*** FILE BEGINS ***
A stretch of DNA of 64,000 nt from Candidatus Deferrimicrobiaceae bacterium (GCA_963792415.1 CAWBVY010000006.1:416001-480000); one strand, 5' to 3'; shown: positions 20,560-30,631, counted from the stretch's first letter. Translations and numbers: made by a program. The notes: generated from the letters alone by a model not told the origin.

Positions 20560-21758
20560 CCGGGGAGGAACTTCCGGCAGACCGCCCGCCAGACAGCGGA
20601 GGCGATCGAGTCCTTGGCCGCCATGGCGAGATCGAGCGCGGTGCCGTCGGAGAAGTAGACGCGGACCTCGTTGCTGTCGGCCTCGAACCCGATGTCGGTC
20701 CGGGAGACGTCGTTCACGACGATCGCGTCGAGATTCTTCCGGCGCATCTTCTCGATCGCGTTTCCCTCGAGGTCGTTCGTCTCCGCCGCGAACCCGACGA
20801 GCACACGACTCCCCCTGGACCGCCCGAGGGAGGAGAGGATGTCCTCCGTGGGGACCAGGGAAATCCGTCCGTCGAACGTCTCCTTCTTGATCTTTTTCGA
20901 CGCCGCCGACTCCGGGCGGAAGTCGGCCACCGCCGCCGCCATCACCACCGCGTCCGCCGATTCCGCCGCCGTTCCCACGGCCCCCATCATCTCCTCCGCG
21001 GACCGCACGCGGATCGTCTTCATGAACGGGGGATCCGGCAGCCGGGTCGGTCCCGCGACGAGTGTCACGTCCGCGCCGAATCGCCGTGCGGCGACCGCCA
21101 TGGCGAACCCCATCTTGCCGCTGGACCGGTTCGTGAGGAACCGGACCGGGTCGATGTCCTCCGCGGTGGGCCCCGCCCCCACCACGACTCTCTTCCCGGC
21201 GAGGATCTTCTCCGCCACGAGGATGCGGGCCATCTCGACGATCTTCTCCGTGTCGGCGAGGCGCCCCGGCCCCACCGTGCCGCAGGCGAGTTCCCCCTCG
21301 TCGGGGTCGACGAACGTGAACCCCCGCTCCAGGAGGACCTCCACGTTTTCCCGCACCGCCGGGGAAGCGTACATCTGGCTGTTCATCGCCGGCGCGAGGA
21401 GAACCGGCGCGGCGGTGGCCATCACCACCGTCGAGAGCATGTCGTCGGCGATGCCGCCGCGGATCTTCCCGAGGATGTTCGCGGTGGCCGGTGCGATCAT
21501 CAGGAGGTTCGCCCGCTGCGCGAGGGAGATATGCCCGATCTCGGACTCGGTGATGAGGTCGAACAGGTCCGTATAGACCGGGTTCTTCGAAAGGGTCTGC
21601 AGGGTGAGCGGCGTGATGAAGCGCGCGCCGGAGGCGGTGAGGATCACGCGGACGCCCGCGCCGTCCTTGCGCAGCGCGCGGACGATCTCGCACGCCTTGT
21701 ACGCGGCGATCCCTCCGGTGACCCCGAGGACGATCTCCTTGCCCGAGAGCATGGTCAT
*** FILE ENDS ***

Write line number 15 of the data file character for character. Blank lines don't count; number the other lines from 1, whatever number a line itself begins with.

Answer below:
21701 ACGCGGCGATCCCTCCGGTGACCCCGAGGACGATCTCCTTGCCCGAGAGCATGGTCAT